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Learning About Retinal Artery Occlusion

What is retinal artery occlusion?

The retina is the part of your eye that senses light so you can see. Retinal artery occlusion is a blood clot in an artery in the retina.

When an artery in the retina is blocked, doctors say it is "occluded." This blockage stops blood from flowing through the artery. And that can damage nerve cells that help you see. Or the artery may leak, causing swelling.

There is no pain. But most people suddenly lose all or most vision in that eye. It may last only seconds or minutes. But the vision loss can also be permanent.

How can you prevent it?

The same healthy lifestyle steps that help prevent other blood vessel diseases may help prevent this eye problem too.

  • Do not smoke or allow others to smoke around you. If you need help quitting, talk to your doctor about stop-smoking programs and medicines. These can increase your chances of quitting for good. Smoking makes a stroke more likely.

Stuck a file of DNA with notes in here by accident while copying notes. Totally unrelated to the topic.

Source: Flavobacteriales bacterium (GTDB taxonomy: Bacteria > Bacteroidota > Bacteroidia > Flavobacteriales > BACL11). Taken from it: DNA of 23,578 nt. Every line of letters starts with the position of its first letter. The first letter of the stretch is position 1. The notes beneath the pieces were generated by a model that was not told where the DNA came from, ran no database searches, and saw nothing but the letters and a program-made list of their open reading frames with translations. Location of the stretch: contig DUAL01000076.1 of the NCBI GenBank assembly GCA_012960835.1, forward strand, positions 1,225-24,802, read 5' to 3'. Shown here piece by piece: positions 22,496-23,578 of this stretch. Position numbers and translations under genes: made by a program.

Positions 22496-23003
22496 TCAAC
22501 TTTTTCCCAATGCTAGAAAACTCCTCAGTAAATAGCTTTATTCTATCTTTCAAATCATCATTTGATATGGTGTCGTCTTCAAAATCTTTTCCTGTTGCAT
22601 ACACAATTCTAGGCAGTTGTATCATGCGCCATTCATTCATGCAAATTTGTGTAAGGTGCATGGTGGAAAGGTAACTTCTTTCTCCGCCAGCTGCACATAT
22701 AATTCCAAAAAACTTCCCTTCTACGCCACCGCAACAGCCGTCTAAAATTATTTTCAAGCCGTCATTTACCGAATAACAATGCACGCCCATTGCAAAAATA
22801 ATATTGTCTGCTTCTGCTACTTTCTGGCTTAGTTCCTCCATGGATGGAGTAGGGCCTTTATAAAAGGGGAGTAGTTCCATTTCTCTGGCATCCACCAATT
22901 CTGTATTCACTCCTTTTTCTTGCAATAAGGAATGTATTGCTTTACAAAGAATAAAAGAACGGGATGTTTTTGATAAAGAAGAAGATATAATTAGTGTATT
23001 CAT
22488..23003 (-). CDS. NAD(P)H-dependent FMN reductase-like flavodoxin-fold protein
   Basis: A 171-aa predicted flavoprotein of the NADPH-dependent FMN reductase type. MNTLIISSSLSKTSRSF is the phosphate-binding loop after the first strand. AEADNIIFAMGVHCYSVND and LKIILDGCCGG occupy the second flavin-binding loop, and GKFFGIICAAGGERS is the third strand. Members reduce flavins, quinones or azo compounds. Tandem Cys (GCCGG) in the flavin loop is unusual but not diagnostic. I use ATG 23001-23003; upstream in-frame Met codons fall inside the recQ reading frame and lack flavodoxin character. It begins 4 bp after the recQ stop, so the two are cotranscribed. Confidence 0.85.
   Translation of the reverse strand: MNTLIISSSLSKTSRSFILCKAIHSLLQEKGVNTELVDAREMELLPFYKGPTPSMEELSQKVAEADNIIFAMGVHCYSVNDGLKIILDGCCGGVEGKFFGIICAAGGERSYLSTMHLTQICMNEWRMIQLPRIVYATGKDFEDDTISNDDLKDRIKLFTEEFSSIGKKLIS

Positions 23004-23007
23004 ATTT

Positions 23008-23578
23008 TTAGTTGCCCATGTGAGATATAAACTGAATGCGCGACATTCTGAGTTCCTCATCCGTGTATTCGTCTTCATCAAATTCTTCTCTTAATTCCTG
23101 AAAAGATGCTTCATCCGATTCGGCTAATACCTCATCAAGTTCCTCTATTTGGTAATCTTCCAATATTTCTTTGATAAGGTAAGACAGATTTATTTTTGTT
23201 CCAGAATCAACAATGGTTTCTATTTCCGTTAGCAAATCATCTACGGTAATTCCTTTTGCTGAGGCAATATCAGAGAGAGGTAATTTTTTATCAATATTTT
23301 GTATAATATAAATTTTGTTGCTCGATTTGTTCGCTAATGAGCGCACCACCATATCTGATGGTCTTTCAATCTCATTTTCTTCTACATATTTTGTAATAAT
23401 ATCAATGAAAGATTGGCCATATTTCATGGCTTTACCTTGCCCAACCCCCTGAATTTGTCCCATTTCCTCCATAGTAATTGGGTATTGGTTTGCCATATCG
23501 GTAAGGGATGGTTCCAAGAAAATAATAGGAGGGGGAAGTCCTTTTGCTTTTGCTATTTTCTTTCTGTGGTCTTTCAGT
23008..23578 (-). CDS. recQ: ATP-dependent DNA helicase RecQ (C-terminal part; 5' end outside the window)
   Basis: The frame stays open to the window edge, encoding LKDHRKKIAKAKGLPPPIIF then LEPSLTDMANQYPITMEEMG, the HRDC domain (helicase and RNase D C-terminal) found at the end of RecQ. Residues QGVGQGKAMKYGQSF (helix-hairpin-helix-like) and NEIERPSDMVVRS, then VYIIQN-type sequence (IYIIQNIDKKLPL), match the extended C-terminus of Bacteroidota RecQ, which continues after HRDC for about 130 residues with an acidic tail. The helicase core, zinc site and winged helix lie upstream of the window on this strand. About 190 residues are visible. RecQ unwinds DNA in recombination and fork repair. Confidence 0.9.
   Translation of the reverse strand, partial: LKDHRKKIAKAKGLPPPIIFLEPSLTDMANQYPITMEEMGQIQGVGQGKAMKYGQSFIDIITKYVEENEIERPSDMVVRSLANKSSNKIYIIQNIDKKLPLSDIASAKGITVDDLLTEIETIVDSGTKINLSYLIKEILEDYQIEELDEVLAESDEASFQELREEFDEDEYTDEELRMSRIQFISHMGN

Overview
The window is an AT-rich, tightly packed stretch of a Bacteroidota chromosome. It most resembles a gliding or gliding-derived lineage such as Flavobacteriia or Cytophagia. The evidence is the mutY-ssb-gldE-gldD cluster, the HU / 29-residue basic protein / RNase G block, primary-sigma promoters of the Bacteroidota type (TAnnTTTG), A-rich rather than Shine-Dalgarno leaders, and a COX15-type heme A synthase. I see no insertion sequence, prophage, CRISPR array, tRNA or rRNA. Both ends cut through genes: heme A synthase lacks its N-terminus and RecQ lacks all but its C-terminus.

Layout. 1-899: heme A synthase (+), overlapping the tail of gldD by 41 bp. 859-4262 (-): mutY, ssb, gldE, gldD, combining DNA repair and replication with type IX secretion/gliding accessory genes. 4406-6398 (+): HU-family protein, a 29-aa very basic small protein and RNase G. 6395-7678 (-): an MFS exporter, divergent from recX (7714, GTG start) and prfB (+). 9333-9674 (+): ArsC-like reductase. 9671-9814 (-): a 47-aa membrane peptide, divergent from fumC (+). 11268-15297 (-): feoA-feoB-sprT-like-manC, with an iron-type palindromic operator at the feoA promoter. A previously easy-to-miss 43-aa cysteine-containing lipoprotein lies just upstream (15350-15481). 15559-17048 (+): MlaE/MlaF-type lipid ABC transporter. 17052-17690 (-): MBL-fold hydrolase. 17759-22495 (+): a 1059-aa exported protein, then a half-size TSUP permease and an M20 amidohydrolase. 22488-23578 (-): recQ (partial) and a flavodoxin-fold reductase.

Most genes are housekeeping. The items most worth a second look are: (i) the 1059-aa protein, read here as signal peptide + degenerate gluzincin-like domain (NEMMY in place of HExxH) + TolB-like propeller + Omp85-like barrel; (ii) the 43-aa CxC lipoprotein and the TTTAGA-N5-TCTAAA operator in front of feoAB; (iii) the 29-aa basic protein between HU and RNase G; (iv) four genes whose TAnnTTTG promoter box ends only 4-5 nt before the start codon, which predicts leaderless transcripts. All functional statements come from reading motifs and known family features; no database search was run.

• Lose weight if you need to. A healthy weight will help you keep your heart and body healthy.
  • Eat heart-healthy foods, like fruits, vegetables, and high-fibre foods.

How is retinal artery occlusion treated?

Treatment may include medicine, procedures, injections, or laser treatment. But these treatments don't always work.

Symptoms can be similar to other diseases that do need treatment. That's why it's important to act fast and call your doctor.

You will probably have tests to look for the cause and help prevent another blood clot in your eye or elsewhere in your body.

Follow-up care is a key part of your treatment and safety. Be sure to make and go to all appointments, and call your doctor or nurse advice line (811 in most provinces and territories) if you are having problems. It's also a good idea to know your test results and keep a list of the medicines you take.

Where can you learn more?

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